Although the literature does not specifically address new ostomates, it does demonstrate that telehealth used postoperatively can bridge this gap. Virtual visits occurring during the immediate postoperative period allow earlier identification and treatment of issues.12 These visits allow for visual inspection of the patient and closely mimic face-to-face visits.12 Live video provides real-time data regarding wounds, drains, and hydration.12,13 Those enrolled in a telehealth program for postoperative coronary artery bypass patients were less likely to contact their physicians for problems in the first 3 weeks after discharge.11 Telehealth has an emerging role in the postoperative period and can supplement face-to-face visits during the initial phase of hospital discharge.




This project was approved by a university institutional review board before implementation. All participants gave written informed consent before undergoing any study procedure. Eligible patients included adults older than 18 years who understood and read English, had no cognitive impairments, and had Internet access. Participants had recent surgery resulting in ostomy formation. Those unable to provide consent or those who did not wish to participate were excluded.



The project took place over a 5-month period, May-September 2017, at a 1000-bed academic medical center in the southeastern United States. Recruitment for this project began at the colorectal surgery clinic, which is within the division of the Department of Gastrointestinal Surgery. The colorectal surgery nurse practitioner (NP), who is a WOCN, assigned to this group identified potential participants and gave them a brochure containing information explaining project protocol during a clinic appointment. The project coordinator, an NP with more than 4 years of experience working with colorectal surgery patients and ostomies, then met these patients preoperatively, where additional questions were answered, and written informed consent obtained. Although the medical center staff worked closely with the researchers, the project was an unfunded pilot study.


Data Collection

In addition to routine postoperative WOCN education and a 2- to 3-week postoperative clinic appointment, 10 patients were scheduled to attend two outpatient VPOVs. These VPOVs bridged the period between hospital discharge and the first face-to-face clinic follow-up visit. The date and time for the first VPOV were scheduled by the project coordinator with the patient before hospital discharge. If the patient did not have a personal laptop computer or tablet with Web camera, a tablet with a built-in camera was provided. Each patient was instructed on use of video software prior to discharge and was given a contact number for the project coordinator. The patient was sent an appointment reminder via text message or email the day before the VPOV.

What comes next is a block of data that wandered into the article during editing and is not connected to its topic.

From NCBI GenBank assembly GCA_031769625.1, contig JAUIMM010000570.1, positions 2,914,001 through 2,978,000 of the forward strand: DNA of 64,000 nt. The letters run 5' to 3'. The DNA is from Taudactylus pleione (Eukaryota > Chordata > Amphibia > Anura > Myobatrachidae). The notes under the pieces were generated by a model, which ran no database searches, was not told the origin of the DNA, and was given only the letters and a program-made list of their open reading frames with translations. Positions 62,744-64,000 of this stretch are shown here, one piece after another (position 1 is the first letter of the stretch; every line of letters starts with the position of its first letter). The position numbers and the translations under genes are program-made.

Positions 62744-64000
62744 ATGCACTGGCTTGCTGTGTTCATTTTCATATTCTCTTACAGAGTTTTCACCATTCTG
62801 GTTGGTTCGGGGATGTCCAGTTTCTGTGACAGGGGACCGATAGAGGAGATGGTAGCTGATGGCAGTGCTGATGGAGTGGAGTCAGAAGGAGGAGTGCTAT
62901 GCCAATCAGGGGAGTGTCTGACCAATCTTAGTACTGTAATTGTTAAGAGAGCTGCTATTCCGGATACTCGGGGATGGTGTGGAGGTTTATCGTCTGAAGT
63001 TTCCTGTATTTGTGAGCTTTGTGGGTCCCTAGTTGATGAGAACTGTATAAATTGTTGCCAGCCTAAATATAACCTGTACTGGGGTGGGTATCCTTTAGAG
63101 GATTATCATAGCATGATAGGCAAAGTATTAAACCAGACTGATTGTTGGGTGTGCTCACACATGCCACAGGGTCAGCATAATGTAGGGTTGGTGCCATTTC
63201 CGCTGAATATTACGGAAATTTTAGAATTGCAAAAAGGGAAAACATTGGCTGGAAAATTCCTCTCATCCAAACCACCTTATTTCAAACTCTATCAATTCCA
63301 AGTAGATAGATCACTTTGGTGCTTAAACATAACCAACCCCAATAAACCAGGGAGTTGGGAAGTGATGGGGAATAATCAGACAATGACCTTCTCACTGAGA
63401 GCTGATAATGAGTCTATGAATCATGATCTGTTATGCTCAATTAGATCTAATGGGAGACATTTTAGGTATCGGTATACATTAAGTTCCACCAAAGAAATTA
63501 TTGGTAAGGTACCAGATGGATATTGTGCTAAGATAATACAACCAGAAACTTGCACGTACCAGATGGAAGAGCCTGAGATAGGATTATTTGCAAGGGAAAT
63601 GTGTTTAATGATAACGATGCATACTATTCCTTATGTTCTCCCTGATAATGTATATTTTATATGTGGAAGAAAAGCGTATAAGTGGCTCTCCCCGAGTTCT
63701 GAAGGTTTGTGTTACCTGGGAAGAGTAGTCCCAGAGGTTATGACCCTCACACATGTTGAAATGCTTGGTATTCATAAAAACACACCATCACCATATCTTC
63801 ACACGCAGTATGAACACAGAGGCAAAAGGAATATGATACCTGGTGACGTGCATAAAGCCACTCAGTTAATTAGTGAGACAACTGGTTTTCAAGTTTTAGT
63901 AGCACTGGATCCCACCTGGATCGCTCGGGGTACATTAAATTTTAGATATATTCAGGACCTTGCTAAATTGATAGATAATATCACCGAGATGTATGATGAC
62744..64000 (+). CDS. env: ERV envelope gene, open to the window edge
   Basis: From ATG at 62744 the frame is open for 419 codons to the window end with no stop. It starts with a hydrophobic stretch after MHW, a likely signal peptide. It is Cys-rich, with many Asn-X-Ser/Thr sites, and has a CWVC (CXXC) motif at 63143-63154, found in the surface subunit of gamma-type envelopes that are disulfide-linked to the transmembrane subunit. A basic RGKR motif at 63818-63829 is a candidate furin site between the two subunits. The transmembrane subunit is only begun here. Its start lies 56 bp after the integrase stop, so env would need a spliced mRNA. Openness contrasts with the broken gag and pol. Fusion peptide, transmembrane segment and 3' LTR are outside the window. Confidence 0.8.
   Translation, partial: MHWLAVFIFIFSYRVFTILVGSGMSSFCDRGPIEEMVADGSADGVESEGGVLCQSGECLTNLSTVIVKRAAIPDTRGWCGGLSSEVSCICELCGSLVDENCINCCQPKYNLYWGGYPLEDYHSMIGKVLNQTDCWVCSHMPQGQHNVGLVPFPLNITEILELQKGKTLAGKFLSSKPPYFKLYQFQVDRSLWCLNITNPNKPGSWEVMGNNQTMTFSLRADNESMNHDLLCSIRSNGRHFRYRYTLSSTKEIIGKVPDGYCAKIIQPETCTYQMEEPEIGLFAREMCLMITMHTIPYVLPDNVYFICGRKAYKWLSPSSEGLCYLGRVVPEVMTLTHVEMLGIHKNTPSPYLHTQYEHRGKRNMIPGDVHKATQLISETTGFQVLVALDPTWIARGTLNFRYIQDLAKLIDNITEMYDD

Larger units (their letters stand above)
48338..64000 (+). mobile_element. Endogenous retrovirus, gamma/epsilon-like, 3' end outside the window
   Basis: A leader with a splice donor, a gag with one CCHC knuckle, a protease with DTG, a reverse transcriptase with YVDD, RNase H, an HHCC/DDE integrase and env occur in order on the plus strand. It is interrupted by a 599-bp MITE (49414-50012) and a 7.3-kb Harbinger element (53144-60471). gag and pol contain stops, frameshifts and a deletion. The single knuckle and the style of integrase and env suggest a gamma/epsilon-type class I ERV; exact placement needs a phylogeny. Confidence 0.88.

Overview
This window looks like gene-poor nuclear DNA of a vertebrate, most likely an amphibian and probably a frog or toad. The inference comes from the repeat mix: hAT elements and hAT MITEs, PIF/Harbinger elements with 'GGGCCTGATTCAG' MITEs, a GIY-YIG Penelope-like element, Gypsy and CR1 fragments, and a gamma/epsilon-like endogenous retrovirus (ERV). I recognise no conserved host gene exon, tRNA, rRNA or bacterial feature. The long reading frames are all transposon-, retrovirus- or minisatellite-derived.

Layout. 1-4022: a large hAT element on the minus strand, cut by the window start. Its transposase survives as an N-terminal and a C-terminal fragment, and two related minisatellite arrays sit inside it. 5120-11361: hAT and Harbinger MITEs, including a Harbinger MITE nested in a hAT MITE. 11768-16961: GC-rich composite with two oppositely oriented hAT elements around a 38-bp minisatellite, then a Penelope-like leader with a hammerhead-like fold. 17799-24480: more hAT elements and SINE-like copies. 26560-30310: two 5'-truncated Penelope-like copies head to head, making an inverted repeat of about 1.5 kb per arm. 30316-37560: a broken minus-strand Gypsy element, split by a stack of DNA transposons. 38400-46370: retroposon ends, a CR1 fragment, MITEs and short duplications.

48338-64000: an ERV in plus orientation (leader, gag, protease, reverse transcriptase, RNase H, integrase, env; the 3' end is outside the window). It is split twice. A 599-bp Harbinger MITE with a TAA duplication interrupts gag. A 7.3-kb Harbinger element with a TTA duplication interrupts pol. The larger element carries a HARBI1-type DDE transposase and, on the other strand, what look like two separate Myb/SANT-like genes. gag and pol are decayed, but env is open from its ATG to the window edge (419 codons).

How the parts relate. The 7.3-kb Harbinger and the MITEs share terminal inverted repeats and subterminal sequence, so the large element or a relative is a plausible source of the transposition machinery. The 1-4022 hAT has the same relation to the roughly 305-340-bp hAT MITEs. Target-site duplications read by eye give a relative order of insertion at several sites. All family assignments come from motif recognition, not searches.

At the predetermined appointment time, both the project coordinator and the patient logged on to the computer. All patients attended the VPOV from their homes while the project coordinator attended from her office. The VPOVs were recorded using an institutionally approved platform, RealPresence (Polycom, San Jose, CA), a HIPAA-compliant software video conferencing system. If the patients encountered problems logging on, they called the project coordinator for assistance. The VPOVs were scheduled for 20-minute increments but lasted as long as needed to assess the patient. The VPOVs included review of medications, review of intake/output, visual inspection of the surgical site, visual inspection of the stoma and ostomy appliance, discussion of nutritional issues, and discussion of ostomy appliance management. The visit ended when the patient had no further issues to discuss, and all questions were answered to the patient's satisfaction. Approximately 6 hours of patient interaction were recorded.


A synopsis of each visit was sent to the patient's surgeon via the institutional email system. A six-question survey related specifically to patient satisfaction with the VPOV was created by the project team and administered by email after the second visit. Demographic data including age, gender, computer skill, and educational level were collected.


Data Analysis

An inductive content analysis identified major themes of the VPOVs. A categorization scheme to code the content of patient and provider communication was initially developed by the project coordinator in collaboration with the entire project team. To establish validity of the coding schema, three researchers watched the VPOV videos. All reviewers independently separated the VPOV events into categories that described an action, purpose, or feeling. The research team collaboratively reviewed all phrase descriptors to develop a set of categories and subcategories needed to code the communication episodes until 100% agreement was reached.


The project coordinator then coded all videos using the defined communication categories and subcategories. A total of 761 total communications were recorded. The two additional researchers coded 20% of the videos, and a Cohen's [kappa] was calculated to measure interrater reliability. There was moderate agreement between each additional researcher and the project coordinator, [kappa] = 0.777 and [kappa] = 0.692. Using IBM SPSS Statistics version 23.0 (IBM, Armonk, NY), frequencies of communication episodes by category were calculated. Descriptive statistics from the six-question Likert-scale satisfaction survey and patient demographic data were calculated using Microsoft Excel (Microsoft, Redmond, WA).



Demographic Data